Review: The Lake of Dreams, Kim Edwards

| 11 May , 2011 | Reply

Melanie Starr

Have you ever walked the corridors of an historic home and wondered to yourself; “if only these walls could talk.” Lucy Jarrett\’s walls not only talk but reveal hidden family histories long forgotten amidst the Jarrett family legacy.

Lucy returns to her family\’s lakeside home in upstate New York having worked and lived abroad for many years following the untimely death of her father, Martin. At a distinct transitional stage of life, Lucy becomes dissatisfied living in Japan with her Japanese boyfriend, Yoshi. Unemployed and barely grasping the language, Lucy decides a trip home might put things in perspective. Once home, however, Lucy quickly realises that many things have changed in her absence. The historic town, The Lake of Dreams, is in the process of change with pristine, un-spoilt parcels of land being sold off to developers including land that surrounds the Jarrett family home. Members of Lucy\’s family are also changing and evolving. Lucy\’s mother, Evie, and brother, Blake, appear to be moving on with their lives having already dealt with their grief. With this in mind, the contrast between Lucy and other characters in the book is vast. We understand Lucy to be an independent and capable young woman yet still running from her past.

Late one evening, Lucy discovers some old letters and pamphlets locked away in a window seat in one of the family rooms. This intrigues Lucy so much that she spends the rest of the novel unraveling the great mystery of who put them there and why. From here the narrative takes the form of a detective story where one piece of the puzzle leads to the next with Lucy\’s story becoming enmeshed with old family secrets and cover-ups.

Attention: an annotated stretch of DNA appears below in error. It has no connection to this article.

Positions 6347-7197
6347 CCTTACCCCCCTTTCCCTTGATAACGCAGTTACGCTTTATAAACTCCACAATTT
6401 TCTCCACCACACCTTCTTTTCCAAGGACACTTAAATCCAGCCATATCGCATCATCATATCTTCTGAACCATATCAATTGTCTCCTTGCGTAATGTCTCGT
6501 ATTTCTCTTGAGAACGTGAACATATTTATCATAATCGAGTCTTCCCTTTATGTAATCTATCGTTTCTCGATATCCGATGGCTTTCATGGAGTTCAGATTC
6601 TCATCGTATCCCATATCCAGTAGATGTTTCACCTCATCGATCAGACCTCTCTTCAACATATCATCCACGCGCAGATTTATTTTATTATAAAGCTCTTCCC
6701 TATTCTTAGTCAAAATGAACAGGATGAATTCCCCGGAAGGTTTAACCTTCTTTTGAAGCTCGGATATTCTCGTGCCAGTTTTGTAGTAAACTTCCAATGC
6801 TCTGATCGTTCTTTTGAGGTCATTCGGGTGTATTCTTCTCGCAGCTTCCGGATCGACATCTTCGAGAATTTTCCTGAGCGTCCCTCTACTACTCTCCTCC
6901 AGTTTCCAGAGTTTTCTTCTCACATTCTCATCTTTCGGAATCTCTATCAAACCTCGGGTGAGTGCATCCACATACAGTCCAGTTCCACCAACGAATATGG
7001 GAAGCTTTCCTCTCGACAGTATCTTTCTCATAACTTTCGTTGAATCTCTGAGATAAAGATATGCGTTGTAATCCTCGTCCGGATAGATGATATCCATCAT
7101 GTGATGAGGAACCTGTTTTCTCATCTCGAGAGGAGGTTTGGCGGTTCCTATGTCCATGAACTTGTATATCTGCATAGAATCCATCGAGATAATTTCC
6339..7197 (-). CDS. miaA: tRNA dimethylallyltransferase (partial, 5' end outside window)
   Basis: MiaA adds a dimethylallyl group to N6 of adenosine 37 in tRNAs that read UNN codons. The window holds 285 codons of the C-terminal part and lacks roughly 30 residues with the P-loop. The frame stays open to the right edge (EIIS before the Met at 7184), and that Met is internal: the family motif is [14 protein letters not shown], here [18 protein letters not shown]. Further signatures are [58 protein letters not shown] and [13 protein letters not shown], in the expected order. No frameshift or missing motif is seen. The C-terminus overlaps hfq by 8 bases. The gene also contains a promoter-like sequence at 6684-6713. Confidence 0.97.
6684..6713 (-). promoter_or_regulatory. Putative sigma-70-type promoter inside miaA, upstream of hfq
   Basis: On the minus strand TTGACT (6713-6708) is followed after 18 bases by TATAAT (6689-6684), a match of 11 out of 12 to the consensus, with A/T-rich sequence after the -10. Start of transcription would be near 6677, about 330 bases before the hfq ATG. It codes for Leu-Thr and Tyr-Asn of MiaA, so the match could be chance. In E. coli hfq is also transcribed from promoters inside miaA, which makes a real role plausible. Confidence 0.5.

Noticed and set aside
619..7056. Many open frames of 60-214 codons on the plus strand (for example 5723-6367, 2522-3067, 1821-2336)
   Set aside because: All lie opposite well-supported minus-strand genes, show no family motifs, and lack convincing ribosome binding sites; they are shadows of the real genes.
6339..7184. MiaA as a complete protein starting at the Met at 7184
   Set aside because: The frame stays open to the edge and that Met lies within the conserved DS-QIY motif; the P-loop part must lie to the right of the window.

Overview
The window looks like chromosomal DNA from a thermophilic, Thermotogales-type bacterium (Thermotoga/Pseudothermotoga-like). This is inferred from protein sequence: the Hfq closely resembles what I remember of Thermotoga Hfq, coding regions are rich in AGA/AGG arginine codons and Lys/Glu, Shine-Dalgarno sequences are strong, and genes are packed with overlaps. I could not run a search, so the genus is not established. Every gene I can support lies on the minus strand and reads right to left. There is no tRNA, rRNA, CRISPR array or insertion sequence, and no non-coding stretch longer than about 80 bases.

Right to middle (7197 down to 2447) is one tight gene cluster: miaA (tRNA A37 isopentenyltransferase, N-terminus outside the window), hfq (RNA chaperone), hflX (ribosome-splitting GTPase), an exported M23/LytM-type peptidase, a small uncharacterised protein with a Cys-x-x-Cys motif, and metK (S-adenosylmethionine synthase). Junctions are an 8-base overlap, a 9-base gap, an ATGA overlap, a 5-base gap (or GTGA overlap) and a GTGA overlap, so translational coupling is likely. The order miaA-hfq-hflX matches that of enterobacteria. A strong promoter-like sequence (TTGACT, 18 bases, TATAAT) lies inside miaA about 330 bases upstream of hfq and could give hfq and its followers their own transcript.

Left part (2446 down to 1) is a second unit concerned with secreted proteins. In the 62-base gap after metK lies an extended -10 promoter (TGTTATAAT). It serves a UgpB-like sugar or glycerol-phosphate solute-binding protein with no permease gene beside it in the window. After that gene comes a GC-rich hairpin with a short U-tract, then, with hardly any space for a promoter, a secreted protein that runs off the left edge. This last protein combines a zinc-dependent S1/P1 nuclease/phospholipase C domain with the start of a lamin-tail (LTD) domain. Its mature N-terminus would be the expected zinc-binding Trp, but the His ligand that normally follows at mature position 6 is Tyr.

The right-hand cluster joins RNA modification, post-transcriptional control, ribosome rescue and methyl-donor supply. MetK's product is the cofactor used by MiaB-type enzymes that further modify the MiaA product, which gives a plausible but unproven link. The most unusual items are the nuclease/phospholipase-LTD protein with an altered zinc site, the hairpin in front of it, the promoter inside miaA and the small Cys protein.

Edwards describes her story beautifully with vivid imagery, however, this is a dense novel that requires some perseverance by the reader. Those interested in the feminist movement will appreciate the historical significance of one character in particular but to say anymore would be giving too much away. Of special note is Edwards\’s use of the epistolary genre in which letters are used to help tell the story. These glimpses into the past are quite charming and a highlight of this novel.

Available Now: Penguin RRP $29.95

Melanie

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